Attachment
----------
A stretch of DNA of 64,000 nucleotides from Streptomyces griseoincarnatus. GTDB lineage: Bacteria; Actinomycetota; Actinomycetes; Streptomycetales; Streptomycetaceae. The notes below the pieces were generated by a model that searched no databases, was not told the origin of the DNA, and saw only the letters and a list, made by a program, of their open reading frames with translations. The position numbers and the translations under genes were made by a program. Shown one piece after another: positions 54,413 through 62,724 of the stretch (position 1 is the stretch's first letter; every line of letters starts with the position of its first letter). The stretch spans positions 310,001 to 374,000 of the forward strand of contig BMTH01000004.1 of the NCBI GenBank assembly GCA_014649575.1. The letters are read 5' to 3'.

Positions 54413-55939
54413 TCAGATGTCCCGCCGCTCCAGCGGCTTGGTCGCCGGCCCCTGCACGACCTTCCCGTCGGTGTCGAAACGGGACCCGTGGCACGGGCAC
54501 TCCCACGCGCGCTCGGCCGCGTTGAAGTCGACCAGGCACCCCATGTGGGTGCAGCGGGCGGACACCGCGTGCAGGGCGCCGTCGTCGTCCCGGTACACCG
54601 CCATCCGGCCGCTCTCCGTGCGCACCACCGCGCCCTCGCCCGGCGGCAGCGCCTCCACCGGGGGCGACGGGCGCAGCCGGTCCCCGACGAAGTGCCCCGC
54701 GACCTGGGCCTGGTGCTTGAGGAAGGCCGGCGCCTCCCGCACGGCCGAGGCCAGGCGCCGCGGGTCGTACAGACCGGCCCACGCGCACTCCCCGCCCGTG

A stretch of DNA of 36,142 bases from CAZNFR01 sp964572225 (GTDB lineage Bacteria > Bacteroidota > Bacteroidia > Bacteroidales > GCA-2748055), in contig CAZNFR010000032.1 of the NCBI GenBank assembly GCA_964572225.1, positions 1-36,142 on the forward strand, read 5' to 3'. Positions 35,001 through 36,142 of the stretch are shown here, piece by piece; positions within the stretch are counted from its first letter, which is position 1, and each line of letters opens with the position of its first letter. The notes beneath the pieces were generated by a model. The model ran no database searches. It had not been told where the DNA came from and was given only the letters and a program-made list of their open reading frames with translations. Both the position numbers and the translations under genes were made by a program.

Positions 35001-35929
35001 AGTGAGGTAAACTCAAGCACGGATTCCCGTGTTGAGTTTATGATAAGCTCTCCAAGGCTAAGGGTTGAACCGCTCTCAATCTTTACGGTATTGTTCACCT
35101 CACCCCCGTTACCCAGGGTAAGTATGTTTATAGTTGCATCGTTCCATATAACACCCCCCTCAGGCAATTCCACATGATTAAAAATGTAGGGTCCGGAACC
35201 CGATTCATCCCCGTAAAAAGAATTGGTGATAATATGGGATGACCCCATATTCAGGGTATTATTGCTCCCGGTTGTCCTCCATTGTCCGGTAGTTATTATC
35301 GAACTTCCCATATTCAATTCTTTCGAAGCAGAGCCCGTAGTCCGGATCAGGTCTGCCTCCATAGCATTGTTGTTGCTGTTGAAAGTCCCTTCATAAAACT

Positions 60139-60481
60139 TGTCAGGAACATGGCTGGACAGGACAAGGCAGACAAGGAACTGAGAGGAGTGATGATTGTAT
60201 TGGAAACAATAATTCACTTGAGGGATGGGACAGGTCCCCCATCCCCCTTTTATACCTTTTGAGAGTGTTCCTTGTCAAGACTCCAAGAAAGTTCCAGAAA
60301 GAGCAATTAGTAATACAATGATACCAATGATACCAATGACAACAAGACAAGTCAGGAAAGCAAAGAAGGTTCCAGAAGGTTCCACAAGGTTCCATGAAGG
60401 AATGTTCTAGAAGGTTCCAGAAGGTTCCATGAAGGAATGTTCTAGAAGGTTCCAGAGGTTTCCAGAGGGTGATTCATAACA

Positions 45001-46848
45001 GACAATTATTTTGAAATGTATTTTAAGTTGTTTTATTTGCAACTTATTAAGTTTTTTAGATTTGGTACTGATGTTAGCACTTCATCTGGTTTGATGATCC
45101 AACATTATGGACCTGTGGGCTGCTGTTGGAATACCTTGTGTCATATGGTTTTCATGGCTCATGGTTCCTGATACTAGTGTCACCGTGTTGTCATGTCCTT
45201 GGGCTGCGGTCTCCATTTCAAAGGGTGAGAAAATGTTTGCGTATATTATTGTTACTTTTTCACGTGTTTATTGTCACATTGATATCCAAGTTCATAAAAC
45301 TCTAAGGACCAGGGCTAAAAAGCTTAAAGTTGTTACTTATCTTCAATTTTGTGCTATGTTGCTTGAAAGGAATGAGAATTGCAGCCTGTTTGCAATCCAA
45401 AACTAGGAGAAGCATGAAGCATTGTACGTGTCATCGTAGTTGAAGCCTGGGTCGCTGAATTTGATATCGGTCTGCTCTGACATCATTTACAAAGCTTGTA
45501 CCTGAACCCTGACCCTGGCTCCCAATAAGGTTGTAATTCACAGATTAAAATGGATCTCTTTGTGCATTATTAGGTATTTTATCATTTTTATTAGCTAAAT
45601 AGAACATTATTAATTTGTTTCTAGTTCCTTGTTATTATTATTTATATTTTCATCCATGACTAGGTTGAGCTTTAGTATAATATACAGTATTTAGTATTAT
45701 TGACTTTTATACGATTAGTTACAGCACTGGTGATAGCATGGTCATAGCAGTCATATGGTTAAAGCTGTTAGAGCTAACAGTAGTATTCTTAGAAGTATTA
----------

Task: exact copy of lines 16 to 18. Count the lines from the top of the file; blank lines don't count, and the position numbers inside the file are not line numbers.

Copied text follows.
60301 GAGCAATTAGTAATACAATGATACCAATGATACCAATGACAACAAGACAAGTCAGGAAAGCAAAGAAGGTTCCAGAAGGTTCCACAAGGTTCCATGAAGG
60401 AATGTTCTAGAAGGTTCCAGAAGGTTCCATGAAGGAATGTTCTAGAAGGTTCCAGAGGTTTCCAGAGGGTGATTCATAACA

Positions 45001-46848